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Christmas school students wander among the crowds singing Christmas carols at the town's Candle Light Stroll Saturday night. (DAN SEUFERT PHOTO)

Bicentennial Candlelight Stroll lights up Gilford

GILFORD - As night fell and a sliver of the moon was all that lit the sky above historic Gilford Village, bundled-up people wandered along candlelit walkways from house to house, taking in the last event of the town's year-long bicentennial celebration.

This was the 2012 Candlelight Stroll, put on Saturday by the town's bicentennial committee and residents. As with the numerous previous bicentennial events this year - everything from historic re-creations to a woodsman competition and a moustache-growing contest - people from other towns were welcomed, and many outsiders came.

But it was truly a Gilford event. Residents along the walkways pitched in with their own lawn tables and lights, most of them offering free coffee, hot chocolate, and soup or chili. The town's finance director, Geoff Ruggles, played the role of town crier, complete with 19th century garb.

The Thompson-Ames Historical Society had three buildings open, with period exhibits and Christmas settings. Christmas carolers wandered among the crowds, and local craftspeople showed their work.

A French-horn band, the Wakondah Pond Horn Club, played at the

1834 Union Meeting House. Heritage Farm provided horse-cart rides. A play with local actors was held at the church near the end of the event.

The event featured a holiday theme, and like the woodsman competition last summer, it drew so many happy participants that the town is considering making both into yearly events.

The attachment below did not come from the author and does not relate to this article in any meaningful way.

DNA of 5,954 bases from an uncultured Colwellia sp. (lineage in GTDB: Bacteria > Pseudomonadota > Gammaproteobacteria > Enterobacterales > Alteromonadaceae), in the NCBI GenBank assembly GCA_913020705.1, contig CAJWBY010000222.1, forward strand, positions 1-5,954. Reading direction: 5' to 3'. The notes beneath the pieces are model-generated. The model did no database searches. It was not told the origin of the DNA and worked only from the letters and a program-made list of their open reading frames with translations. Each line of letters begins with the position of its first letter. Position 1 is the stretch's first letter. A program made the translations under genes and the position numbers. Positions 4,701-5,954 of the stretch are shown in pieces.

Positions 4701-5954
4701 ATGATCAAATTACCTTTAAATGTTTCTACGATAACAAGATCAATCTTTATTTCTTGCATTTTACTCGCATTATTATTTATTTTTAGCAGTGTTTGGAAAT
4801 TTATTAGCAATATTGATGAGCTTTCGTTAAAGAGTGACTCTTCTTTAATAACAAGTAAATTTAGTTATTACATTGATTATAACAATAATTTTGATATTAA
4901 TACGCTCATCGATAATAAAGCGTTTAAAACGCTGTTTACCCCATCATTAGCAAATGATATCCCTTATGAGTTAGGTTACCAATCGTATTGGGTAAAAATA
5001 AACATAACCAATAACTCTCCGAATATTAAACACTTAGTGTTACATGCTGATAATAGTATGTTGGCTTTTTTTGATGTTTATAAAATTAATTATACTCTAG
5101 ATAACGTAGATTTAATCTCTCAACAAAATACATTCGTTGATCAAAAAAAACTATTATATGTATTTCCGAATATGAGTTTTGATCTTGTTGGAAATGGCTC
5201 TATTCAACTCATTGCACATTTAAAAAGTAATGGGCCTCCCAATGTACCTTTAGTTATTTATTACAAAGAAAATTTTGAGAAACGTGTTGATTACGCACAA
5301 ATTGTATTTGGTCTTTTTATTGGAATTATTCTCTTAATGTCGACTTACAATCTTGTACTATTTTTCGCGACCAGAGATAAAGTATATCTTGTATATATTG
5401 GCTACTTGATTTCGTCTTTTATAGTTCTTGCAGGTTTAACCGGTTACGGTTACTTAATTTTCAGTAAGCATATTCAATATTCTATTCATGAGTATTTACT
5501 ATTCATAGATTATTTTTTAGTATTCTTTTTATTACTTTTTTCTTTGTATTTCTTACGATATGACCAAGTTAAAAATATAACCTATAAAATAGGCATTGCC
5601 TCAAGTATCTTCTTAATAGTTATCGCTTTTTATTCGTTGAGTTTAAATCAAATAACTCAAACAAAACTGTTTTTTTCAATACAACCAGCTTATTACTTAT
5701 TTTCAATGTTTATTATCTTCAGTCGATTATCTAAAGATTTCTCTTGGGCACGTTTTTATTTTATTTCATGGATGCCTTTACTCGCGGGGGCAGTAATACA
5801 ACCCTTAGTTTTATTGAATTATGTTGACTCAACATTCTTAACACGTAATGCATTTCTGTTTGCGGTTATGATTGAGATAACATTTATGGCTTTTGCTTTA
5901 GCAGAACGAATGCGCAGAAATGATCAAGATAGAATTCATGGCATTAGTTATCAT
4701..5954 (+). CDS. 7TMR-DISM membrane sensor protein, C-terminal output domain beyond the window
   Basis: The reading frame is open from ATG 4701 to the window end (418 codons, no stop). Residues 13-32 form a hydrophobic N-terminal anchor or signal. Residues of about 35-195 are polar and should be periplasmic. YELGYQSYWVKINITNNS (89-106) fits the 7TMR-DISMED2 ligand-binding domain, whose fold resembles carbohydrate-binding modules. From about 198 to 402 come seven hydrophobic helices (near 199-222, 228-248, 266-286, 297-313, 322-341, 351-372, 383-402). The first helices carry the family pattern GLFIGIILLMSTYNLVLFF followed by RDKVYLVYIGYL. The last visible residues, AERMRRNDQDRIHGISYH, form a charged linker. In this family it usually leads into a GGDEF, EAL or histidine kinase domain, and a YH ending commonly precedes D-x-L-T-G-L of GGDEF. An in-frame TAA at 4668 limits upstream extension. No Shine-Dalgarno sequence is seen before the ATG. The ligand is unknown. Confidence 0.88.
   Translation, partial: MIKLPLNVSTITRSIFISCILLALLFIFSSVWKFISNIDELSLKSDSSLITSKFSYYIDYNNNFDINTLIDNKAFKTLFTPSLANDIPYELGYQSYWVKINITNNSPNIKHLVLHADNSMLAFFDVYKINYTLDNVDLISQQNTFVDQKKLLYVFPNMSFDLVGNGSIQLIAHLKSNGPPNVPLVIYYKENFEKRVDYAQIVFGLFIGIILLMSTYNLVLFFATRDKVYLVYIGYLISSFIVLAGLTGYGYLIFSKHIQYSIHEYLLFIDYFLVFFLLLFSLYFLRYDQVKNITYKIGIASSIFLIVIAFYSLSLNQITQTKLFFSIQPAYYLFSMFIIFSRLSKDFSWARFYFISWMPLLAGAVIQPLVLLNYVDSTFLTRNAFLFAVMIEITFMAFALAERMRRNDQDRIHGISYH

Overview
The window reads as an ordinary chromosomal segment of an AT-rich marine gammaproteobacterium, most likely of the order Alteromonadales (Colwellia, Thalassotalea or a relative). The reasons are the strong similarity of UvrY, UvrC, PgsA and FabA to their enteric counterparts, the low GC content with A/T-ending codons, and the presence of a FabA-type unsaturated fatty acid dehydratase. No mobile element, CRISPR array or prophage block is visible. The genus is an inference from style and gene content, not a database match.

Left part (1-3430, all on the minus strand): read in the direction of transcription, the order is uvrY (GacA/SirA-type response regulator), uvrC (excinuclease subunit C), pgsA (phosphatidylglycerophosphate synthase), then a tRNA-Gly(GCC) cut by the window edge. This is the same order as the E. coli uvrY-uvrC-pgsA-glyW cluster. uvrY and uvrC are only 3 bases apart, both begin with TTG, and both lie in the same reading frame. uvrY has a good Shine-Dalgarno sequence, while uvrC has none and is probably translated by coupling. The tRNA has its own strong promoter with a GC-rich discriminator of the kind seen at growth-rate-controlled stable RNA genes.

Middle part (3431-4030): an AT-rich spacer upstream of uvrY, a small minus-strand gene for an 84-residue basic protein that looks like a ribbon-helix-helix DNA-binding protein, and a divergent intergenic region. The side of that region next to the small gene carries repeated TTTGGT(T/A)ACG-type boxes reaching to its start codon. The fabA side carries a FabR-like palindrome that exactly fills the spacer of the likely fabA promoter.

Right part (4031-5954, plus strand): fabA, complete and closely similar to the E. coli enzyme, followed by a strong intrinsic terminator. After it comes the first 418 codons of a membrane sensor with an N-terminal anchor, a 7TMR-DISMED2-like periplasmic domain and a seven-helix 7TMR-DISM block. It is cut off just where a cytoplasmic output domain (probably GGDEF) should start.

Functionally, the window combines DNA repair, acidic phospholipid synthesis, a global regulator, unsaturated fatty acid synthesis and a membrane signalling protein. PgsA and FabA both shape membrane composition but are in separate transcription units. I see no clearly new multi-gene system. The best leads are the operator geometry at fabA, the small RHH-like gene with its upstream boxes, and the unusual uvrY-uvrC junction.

"It's been such a great year, we've had such a great time celebrating, and nobody wants it to stop," said Sally Bickford, the chair of the bicentennial committee.

The town, which a century ago was a busy port on Lake Winnipesaukee and an important supply drop for trains coming to the Lakes Region, is the home of Gunstock Ski area, a product of the Works Progress Administration established by President Franklin Roosevelt during the Depression of the 1930s.

In 1622, Capt. John Mason of London received a tract of land going 60 miles inland from the seacoast, which he called Laconia.

After Mason's death, his claim was questioned and 150 years went by before it was resolved, according to Adair. D. Mulligan in his book, The Gunstock Parish.

In 1811, residents in the Gilford-Gunstock area petitioned the town of Gilmanton to form their own town, to be named after Guilford, N.C.

In 1812, the town of Gilford was established with about 1,500 people.

Later, Laconia and Belmont would split off into their own towns, and Gilmanton's population became smaller, so much so that Gilmanton high school students now attend Gilford High School.

In the 1800s, Gilford Village rose at the base of Gunstock Mountain around a saw mill on Gunstock Brook. The village and small business developed at the falls at Gunstock Brook, becoming a driving force in the town's development.


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